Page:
Morning Thanks

Garrison Keillor once said we'd all be better off if we all started the day by giving thanks for just one thing. I'll try.

Wednesday, May 28, 2014

Remembering Frederick Manfred, 1912-1994 (xi)

Frederick Manfred was dying, even though he didn’t believe it himself. Harold Aardema, his long-time friend from Doon, called me and asked if I’d like to ride up to Luverne with him and visit, so we did.

On the way up, Harold told me that he’d been a bit disappointed with Fred because his youngest brother, Ed, a life-long resident of Doon, a man who was as people once said, somewhat "slow," had recently died after a long illness. Harold lamented the fact that Fred hadn’t really paid significant attention to his younger brother during that time, hadn’t visited him as he should have. I could tell that Harold was hurt by what he thought was Fred’s inattention to his brother.

Harold knew Fred as a man, not just as a lion. I remember Harold telling me how Fred had stopped at his home in Doon and wept when his marriage broke down. Fred had just picked out a burial site in the Doon Cemetery, where he wanted to be buried, “guts and all,” as he instructed his children later. That day, on our way up to Luverne, Harold, in a mission of mercy, admitted that, in not paying attention to his youngest borther, Fred had let him down.

We spent an hour or so in the hospital, Harold on one side of the bed, me on the other, and Fred loved the visit—I know he did. But when the topic of Brother Ed came up, Fred turned to me and said, “You know, Jim, I always wanted to write a story from the point of view of someone like Ed—you know, someone not totally there. To get the voice right, you know? To get that right—wouldn’t that be something?”

Freya Manfred claims that her father told her that his brother Ed’s death affected him deeply, and I have no doubt that it did. But that day, at that moment in time, with Harold sitting just across the bed, Fred’s brother’s death seemed to me to mean very little to Frederick Manfred.

Throughout his life, he taught me so many things that I don’t know that I can possibly remember them all. But that moment I’ll not forget, coming as it did in the wake of Harold Aardema’s lament. When Fred looked at me and talked to me as a writer, I couldn’t help think of what I was already coming to understand about the process of writing fiction—how it is that sometimes writers who so carefully breathe their souls into their work can begin to love the worlds of their novels more than the worlds in which they live. Storytellers—the really great ones—can and sometimes do abide more comfortably in the neighborhoods they create than they do in the here and now.

“Writing,” the essayist and historian John Milton writes in his book, Conversations with Fred Manfred, “is the absorbing purpose of Fred Manfred’s life.”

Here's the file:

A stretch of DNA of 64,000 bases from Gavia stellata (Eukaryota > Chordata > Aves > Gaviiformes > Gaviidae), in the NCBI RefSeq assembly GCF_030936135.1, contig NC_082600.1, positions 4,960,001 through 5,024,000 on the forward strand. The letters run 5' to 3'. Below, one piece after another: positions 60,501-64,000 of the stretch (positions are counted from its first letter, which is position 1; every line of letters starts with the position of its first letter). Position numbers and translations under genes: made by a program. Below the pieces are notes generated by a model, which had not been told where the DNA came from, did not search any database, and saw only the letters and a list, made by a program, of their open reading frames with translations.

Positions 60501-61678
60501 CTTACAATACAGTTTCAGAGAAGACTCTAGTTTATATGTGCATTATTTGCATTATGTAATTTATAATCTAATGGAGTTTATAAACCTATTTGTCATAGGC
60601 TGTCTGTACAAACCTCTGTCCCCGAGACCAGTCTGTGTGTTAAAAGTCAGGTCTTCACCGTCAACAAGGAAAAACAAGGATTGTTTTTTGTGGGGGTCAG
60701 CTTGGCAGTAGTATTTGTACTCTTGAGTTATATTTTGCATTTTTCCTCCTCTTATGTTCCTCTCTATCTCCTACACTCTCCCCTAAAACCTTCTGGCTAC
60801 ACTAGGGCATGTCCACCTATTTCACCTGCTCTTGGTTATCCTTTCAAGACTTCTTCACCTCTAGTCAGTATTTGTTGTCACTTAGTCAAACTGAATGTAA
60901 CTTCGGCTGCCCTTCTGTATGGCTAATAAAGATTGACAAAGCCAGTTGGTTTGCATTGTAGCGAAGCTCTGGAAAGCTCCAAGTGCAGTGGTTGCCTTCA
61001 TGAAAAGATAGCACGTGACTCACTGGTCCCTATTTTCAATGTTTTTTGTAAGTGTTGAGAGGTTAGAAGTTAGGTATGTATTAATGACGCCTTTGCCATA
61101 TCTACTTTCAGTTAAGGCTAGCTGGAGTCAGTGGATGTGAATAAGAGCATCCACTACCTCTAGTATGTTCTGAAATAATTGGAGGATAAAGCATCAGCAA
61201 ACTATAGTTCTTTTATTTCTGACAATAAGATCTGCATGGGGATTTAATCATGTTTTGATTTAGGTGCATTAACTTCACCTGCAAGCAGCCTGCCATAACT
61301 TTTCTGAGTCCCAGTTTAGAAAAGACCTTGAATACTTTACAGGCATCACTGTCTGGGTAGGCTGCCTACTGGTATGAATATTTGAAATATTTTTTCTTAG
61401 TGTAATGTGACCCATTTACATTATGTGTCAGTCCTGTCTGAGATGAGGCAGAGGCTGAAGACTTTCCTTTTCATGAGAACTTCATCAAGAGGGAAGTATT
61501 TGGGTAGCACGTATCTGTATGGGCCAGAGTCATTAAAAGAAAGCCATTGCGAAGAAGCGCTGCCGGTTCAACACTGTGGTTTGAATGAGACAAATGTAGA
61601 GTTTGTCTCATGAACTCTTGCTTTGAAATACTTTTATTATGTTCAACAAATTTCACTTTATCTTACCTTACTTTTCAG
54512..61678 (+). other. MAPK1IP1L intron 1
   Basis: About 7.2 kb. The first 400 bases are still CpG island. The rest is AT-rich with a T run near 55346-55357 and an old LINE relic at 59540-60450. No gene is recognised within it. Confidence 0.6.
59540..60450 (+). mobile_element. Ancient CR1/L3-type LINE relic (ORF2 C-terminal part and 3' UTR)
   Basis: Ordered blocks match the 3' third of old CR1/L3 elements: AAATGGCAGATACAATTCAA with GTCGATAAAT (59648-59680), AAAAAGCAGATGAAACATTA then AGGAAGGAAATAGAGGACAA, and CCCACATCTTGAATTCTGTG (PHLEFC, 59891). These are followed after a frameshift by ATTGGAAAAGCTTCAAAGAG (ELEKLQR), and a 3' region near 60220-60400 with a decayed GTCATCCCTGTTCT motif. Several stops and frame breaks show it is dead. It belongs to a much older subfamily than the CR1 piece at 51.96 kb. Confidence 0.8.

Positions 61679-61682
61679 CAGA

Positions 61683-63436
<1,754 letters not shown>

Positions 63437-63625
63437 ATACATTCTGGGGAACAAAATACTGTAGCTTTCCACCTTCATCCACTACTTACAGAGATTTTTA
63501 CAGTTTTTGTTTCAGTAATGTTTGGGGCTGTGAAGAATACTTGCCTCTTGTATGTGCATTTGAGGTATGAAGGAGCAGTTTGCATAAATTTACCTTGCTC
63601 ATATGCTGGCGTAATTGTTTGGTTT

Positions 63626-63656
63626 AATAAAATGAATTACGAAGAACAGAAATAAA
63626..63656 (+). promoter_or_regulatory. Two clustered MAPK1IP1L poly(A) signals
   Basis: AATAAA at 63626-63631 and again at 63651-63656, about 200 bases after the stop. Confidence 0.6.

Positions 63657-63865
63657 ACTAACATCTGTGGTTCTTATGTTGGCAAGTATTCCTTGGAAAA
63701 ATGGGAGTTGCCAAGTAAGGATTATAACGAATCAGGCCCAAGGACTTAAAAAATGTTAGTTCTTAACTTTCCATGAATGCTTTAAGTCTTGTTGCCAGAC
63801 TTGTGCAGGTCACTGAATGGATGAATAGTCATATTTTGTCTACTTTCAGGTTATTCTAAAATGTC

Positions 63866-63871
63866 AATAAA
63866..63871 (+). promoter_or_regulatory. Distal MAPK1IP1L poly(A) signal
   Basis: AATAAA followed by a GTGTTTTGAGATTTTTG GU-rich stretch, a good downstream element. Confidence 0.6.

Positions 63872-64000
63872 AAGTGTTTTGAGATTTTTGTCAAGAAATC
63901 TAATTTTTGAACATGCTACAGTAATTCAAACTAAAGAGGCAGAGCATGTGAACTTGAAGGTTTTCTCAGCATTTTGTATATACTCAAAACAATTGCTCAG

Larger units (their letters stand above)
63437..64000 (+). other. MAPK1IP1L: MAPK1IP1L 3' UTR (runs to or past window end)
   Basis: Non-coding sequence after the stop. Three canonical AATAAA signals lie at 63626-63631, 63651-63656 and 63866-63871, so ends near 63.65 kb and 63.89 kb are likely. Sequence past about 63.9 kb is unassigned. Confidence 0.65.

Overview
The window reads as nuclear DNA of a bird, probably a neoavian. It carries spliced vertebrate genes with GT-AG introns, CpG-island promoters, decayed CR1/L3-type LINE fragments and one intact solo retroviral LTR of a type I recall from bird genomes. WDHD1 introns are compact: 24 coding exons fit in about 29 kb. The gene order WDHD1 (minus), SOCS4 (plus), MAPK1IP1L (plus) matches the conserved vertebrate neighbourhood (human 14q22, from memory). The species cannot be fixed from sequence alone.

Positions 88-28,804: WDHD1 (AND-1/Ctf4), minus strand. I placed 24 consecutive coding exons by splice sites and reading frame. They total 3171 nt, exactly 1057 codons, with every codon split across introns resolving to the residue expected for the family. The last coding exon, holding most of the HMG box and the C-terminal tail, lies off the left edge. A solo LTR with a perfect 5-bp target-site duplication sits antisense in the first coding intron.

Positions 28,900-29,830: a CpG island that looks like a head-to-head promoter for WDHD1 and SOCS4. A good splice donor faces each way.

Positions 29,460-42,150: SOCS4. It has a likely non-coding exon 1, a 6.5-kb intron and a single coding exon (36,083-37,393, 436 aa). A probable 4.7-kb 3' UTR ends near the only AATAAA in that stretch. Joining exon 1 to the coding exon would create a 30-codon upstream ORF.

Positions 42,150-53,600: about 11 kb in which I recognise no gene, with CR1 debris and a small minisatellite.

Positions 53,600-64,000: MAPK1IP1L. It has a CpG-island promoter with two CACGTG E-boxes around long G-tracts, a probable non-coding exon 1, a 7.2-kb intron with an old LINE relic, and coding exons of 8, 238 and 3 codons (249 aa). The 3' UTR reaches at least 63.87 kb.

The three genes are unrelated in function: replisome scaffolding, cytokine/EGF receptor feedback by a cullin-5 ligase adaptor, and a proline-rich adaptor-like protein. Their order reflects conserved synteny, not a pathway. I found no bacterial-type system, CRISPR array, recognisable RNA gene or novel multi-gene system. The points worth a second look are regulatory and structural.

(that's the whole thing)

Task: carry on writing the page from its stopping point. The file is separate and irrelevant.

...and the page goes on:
That realization made me uncomfortable, and still does. But I wonder too, whether that very passion isn’t essential to creating really great fiction, really great art.

I know another story about Fred, about his drive, his passion, something which sometimes I believe is its own species of monomania. He gave his all to his work, everything—writing was a calling/obsession. I may well be writing these words right now because it was. He was a gargantuan figure, an immense presence, a writer first of all. If he weren’t, we all might not be remembering.

A friend of his told me this story. After fielding successive rejections and suffering the resulting pain, Fred rose up in anger. “I will not be stopped,” he told this friend. “I will not be stopped.” He was fiercely angry.

Such Promethean will, admirable as it can appear from afar, feels, in the wrong place and time, like the a cousin of whatever it was that pushed along Ahab, the Captain.

Once upon a time, one of my students, young and female, an aspiring writer, took it upon herself to visit Manfred’s house on her own. I don’t know what happened between them, but she told me, brimming with anger and bitterness, that she would never go back, accompanied or unaccompanied. He was, at the time, sixty years older—or more—than she was.

Frederick Manfred taught me some things that he didn’t think of as lessons in craft. He was, without doubt, my literary father; but I’ve come to understand, for better of for worse, that I’d never give up so much of what he did to be a writer. That too is a lesson I learned from him.

Tomorrow: conclusion


Anonymous said...

Almost 30 years ago (I don't remember the exact year), I accompanied one of your classes on a trip to Luverne. What an experience. Knew little of Manfred before that trip but as I grew into adulthood I've read many of his books. Today's cover, "The Wind Blows Free" is by far my favorite of his books with a somewhat reminiscence-style, rooted in a true story I'm sure with plenty of embellishment. I've enjoyed your insights into Manfred, the writer and man.

J. C. Schaap said...

BTW, Fred once told me personally that just about every book he'd written was in "The Wind Blows Free." It's time I read that one!!